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Vega v. Harville

April 23, 2008


The opinion of the court was delivered by: Thomas A. Varlan United States District Judge



This is a pro se prisoner's civil rights action pursuant to 42 U.S.C. § 1983. The matter is before the court on the motion to dismiss filed by the defendants. Plaintiff has not filed a response to the motion for summary judgment and the court deems plaintiff to have waived his opposition to the dispositive motion. Elmore v. Evans, 449 F. Supp. 2, 3 (E.D. Tenn. 1976), aff'd mem., 577 F.2d 740 (6th Cir. 1978); E.D.TN. LR7.2. For the following reasons, the motion to dismiss will be GRANTED and this action DISMISSED.

I. Standard of Review

A motion to dismiss tests whether a claim has been adequately stated in the complaint.

In considering a motion to dismiss, all well-pleaded allegations in the complaint must be regarded as true and all factual allegations must be construed in favor of the plaintiff. Scheuer v. Rhodes, 416 U.S. 232, 236-37 (1974); Collins v. Nagle, 892 F.2d 489, 493 (6th Cir. 1989). Dismissal "is proper when it is established beyond a doubt that the plaintiff cannot prove any set of facts consistent with the allegations that would entitle such plaintiff to relief." Collins, 892 F.2d at 493. See also Haines v. Kerner, 404 U.S. 519 (1972); Conley v. Gibson, 355 U.S. 41, 45-46 (1957).

II. Factual Background

Plaintiff filed a partially completed complaint form, which contains five numbered paragraphs. [Court File No. 4]. In paragraph one, which asks for a short and plain statement of the grounds for filing his case in federal court, plaintiff wrote "curel [sic] and unusual punishment on 9-7-06." Paragraphs two and three identify the plaintiff and defendants, respectively, to the action. Paragraph four provides a space to state the facts of the case and how each defendant is involved; plaintiff left this space entirely blank. In paragraph five, plaintiff outlined his demands for injunctive relief and money damages.

Attached to the complaint are copies of two complaints against department members, on forms provided by the Grainger County Sheriff's Department. On the first, against Sheriff James Harville, plaintiff wrote the following summary of his complaint: "On 7/6 Sheriff Harville called me at home at 2:45 pm and said 'Don't call or come to my office again or I'll have you arrested & thrown in jail.' Threatened to have me 'thrown in jail' on 4 times in one call." [Court File No. 4, Attachment 1].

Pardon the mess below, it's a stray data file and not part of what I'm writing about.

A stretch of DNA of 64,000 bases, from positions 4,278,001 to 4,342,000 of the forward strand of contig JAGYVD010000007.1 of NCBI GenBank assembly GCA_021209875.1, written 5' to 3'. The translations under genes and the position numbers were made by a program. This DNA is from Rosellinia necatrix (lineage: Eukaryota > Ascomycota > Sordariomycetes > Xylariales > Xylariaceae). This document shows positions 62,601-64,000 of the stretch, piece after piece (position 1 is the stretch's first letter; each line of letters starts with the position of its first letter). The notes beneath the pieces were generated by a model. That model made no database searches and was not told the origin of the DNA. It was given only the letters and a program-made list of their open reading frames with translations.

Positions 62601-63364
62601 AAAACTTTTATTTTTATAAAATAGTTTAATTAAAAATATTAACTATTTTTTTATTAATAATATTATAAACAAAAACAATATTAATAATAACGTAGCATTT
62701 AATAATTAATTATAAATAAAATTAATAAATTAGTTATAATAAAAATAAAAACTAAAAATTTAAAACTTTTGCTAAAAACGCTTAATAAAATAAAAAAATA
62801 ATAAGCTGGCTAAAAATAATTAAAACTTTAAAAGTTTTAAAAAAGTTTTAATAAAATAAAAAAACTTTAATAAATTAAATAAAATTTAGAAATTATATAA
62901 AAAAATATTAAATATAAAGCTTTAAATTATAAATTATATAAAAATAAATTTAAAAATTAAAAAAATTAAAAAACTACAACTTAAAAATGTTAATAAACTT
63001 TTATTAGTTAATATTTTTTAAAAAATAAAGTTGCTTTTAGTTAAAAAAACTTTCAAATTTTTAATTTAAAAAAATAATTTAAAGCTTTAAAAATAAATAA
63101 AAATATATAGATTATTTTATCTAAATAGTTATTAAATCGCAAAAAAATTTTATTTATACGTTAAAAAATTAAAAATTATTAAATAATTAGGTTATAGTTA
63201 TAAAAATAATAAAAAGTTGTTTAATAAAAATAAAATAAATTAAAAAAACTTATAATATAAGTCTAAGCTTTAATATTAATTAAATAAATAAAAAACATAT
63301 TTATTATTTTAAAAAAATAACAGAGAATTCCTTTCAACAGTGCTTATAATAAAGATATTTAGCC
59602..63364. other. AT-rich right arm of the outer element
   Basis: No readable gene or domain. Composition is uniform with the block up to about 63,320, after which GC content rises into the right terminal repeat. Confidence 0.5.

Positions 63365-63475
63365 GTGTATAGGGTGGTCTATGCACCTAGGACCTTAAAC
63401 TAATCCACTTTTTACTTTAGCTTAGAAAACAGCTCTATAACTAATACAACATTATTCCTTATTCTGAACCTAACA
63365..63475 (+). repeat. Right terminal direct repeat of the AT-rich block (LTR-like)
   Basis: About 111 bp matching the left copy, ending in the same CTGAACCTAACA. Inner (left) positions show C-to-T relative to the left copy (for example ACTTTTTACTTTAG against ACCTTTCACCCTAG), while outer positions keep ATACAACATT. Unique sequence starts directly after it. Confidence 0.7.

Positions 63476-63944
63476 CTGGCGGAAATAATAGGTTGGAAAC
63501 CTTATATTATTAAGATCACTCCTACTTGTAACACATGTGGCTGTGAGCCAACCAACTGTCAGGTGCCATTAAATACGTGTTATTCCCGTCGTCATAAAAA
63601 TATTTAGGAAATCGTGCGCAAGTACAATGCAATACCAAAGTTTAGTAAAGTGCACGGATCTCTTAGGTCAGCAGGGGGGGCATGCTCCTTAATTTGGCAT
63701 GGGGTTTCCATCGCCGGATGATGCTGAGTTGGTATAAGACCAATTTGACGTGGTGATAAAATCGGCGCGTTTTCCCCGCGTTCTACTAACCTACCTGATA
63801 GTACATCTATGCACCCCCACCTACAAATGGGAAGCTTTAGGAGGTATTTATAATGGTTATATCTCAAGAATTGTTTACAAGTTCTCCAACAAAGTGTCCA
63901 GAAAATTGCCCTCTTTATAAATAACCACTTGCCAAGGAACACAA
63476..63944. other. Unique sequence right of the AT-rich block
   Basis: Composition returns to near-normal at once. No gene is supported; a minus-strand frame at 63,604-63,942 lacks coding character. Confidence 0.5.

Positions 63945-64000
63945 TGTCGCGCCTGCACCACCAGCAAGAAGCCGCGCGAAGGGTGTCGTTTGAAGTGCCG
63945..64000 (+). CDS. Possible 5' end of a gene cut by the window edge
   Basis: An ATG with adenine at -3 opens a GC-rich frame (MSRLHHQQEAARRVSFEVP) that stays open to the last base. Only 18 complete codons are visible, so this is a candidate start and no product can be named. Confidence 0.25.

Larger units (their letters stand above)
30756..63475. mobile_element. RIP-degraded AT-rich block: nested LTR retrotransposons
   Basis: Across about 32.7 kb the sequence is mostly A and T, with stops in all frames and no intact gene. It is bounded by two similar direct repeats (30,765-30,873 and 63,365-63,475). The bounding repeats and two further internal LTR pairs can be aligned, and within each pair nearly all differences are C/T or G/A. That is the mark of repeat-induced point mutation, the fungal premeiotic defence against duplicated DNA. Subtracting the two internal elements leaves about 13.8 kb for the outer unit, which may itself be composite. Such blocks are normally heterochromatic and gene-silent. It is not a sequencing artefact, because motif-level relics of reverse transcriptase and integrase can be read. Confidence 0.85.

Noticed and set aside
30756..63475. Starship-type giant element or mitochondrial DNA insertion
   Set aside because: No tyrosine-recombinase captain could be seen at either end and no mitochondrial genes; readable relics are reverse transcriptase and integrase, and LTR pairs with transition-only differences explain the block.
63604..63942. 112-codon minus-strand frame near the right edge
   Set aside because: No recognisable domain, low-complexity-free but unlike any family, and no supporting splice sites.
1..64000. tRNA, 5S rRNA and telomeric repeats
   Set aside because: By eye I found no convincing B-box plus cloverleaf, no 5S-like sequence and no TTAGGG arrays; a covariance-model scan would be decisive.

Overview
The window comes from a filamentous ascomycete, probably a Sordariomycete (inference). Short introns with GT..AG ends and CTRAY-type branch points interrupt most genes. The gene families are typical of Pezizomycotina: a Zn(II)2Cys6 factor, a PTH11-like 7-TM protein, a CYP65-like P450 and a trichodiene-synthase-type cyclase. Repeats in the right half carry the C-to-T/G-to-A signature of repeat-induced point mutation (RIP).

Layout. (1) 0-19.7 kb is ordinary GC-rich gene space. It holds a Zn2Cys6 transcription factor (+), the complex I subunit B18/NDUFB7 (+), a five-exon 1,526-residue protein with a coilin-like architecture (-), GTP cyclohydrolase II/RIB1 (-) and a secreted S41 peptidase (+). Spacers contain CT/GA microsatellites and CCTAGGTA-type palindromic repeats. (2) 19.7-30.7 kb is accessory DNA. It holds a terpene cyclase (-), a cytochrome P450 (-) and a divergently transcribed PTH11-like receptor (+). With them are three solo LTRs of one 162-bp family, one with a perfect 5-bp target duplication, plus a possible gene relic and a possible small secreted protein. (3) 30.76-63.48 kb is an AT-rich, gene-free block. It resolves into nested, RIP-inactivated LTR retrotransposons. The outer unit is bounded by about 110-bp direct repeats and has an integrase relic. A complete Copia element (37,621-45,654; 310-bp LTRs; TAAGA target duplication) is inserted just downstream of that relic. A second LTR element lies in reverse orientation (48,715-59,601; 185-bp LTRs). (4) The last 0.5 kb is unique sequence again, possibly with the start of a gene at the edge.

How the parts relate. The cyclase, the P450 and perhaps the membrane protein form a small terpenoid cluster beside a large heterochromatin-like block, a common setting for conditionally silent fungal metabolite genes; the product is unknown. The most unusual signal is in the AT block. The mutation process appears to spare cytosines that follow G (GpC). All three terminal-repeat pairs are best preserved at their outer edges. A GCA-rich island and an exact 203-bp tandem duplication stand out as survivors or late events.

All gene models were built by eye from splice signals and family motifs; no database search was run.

On the second form complaint, against the jail doctor, plaintiff wrote the following: Court on 9/7/06 - reprimand to jail - had asthma attack - kept in holding cell 4-5 hrs, asked for medical help - refused. Asked to go to hospital - refused. Could not breathe - felt as if dying. After 5 hrs, Doctor went to store himself and purchased 'Primatene Mist.' Did not work - handcuffed, drug me to police car - after placed in car - officer said I had seizures and he felt bad for me.

Kept at hosp. til 5:30-6 pm then released. I, Douglas Vega, feel that I would be discriminated against and other charges would be added if I should have to go back to jail for any reason. [Court File No. 4, Attachment 2]. The defendants, through counsel, move to dismiss the complaint.

III. Discussion

The court first notes that the Grainger County Sheriff's Office is not a suable entity within the meaning of 42 U.S.C. § 1983. See Matthews v. Jones, 35 F.3d 1046, 1049 (6th Cir. 1994) (a police department is not an entity which can be sued under § 1983); see also De La Garza v. Kandiyohi County Jail, 18 Fed.Appx. 436, 437 (8th Cir. 2001) (neither a county jail nor a sheriff's department is a suable entity); Dean v. Barber, 951 F.2d 1210, 1214 (11th Cir. 1992) ("[s]heriff's departments and police departments are not usually considered legal entities subject to suit"); Bradford v. Gardner, 578 F. Supp. 382, 383 (E.D. Tenn. 1984) ("the Sheriff's department itself is not a suable entity under Section 1983").

In addition, the court further notes that, although plaintiff is proceeding pro se and is unfamiliar with the intricacies of the legal system, he must nonetheless comply with Rule 8 of the Federal Rules of Civil Procedure, which provides that a complaint must contain "a short and plain statement of the claim showing that the pleader is entitled to relief." One purpose of this rule is to enable a defendant to reasonably respond to the complaint. Here, plaintiff failed to set forth any statement of his claim. In any event, assuming plaintiff seeks to ...

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